More specifically, modular, Model View Definitions (MVD), associated exchange specifications and common data architectures [for example: Industry Foundation Class (IFC), OMNICLASS] can help to integrate multi-discipline Architecture, Engineering, Construction (AEC) “activities”, “business processes”, “associated competencies” and “supporting technologies” to meet overall requirements with a goal of continuous improvement.
WORK GROUP FORMATION – Roles and Relationships;
PROCESS MAP – who does what, in which sequence, and why;
EXCHANGE REQUIREMENTS & BASIC BUSINESS RULES – Overall guidelines for information integration
EXCHANGE REQUIREMENT MODELS – Specific information “maps”
GENERIC MODEL VIEW DEFINTION (MVD) – Strategic approach incorporating guidelines for information format, content, and use;
MODEL VIEW DEFINTION & IMPLEMENTATION SPECIFICATIONS – Specific format, content, and use
PROJECT AGREEMENT REQUIREMENTS – LEVEL OF DEVELOPMENT (LOD) – Defined “project” deliverables
(Adapted from: IMPROVING THE ROBUSTNESS OF MODEL EXCHANGES USING PRODUCT MODELING ‘CONCEPTS’ FOR IFC SCHEMA –Manu Venugopal, Charles Eastman, Rafael Sacks, and Jochen Teizer – with ongoing assistance/input from NBIMS3.0 Terminology Subcommittee)
Model View Definitions (MVD) and associated exchange specifications, provide the best benefit if they are modular and reusable and developed from Industry Foundation Class (IFC) Product Modeling Concepts. Model views and overall life-cycle management are similar in this regard.
Building Information Modeling (BIM) tools serving the Architecture, Engineering, Construction (AEC) span multiple “activities”, “business processes”, “associated competencies” and “supporting technologies”, and each may required different internal data model representation to suit each domain. Data exchange is therefore a critical aspect. Inter and intra domain standardized data architectures and associated adoption of matching robust processes are really the first step toward successfully managing the built environment.
The Emperor is still naked!
Is the trend analysis of the Business Value of BIM in North America from 2007 through 2012 reality, or are many of us walking around with rose colored glasses?
I ask you, do you really believe the following statement ” Now in 2012, 71% of architects, engineers, contractors, and owners report they have become engaged with BIM on their projects …”. If you define BIM as the life-cycle management of the built environment supported by digital technology, I can tell you that either the survey is flawed… a lot of people don’t know what BIM is… or we have a lot of folks inflating the truth. There is NO WAY 71% of ANY of the groups are “engaged with BIM on their projects”…period, end of story.
Playing with Statistics? The 71% average appears to have been calculated by taking a simple average of the “adoption rate” from architects, engineers, and contractors” from three size classes of firms “small, medium, and large”. If I am correct, this is just plan WRONG. Most firms in the U.S. are small business, thus a weighted average must be applied. The “adoption rate” for small firms 50%… a number I also believe to be inaccurate.
I just came back from the NIBS Conference. This is without question, the most valuable, authoritative meeting relative to BIM in the United States. How many people were there you might ask? A few hundred at most.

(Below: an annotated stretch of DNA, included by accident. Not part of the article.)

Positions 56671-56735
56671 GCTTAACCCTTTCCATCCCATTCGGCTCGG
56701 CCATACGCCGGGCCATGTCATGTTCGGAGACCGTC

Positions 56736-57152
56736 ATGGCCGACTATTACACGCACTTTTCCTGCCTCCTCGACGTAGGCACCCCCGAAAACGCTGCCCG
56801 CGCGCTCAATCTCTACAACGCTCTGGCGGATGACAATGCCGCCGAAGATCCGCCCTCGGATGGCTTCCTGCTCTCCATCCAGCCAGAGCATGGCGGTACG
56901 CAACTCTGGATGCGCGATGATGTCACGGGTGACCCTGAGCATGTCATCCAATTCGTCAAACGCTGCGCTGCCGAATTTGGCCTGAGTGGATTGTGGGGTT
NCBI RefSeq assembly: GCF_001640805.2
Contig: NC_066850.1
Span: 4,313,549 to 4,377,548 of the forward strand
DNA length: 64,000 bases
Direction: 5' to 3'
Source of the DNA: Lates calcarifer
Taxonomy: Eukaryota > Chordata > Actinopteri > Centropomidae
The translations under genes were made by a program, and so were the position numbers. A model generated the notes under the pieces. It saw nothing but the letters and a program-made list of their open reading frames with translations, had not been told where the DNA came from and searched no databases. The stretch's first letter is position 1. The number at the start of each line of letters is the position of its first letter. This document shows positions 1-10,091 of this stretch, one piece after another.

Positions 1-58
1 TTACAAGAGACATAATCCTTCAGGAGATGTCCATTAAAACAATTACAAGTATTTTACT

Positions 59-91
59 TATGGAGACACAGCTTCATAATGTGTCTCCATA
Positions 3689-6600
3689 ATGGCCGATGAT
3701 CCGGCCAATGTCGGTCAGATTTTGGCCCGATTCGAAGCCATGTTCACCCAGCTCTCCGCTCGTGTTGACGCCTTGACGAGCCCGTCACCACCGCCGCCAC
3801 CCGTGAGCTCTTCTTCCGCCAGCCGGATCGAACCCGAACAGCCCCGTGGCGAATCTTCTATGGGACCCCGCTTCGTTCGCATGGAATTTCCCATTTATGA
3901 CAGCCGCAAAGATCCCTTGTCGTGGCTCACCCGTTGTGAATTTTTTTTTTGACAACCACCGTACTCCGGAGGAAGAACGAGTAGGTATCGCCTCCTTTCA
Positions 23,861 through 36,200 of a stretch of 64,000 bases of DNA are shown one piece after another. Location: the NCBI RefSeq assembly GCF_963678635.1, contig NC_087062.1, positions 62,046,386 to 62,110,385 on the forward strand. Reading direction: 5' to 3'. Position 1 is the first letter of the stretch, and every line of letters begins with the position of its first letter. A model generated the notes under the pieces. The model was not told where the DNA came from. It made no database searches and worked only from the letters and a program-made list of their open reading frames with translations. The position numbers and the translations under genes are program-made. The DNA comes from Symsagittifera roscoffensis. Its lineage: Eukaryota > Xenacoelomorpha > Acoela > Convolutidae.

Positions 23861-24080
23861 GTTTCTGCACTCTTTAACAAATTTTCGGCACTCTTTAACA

So, what does any of this matter? Simple really. Until our industry stops the hype and focus on important issues relative to BIM, we will continue to be mired in inaction. The AECOO is the most unproductive business sector and also has the lowest rate of technology adoption. These are facts…. if one wishes to be interested in facts that is.
Here some thoughts as to where emphasis must be placed:
The value of BIM lies in the support of efficient life-cycle facility management processes supported by common terms and digital technology. The 3D visualization aspect of BIM is little more than an unfortunate distraction.
When will BIM become mainstream? How do you truly prepare for BIM? How do we educate people for BIM? The most important requirement for BIM to succeed is fundamental change in how we view life-cycle facility management and also altered business practices within the Architecture, Engineering, Construction, and Operations sector.
The 3D visualization aspect of BIM, while a valuable component, is little more that a distraction. Worse yet
“Visual GIGO” (garbage in/garbage out), a term I picked up in a recent BIM conversation, is delaying our ability to better address sustainability and economic issues. BIM requires a change in the basic foundation of how Owners, AEs, Contractors, Subs, Oversight Groups, Building Product Manufactures, Community, etc. interact relative to construction project delivery. Integrated Project Delivery – IPD and Job Order Contracting – JOC are important to BIM as are other knowledge domains and/or practice areas.
The key to BIM is lies in process and people. Until the focus of BIM is upon integrating people upfront in all relevant aspects of building life-cycle management and clearly defining terms, roles, responsibilities, within a collaborative, transparent process… BIM will continue to fail. Cloud computing will play a central role in driving change, whether you are a participant or standing on the sidelines (see this link for how technology/media impacts culture )
RSMeans Strategic Business Partner – Exclusively enhanced 400,000 line item cost data base.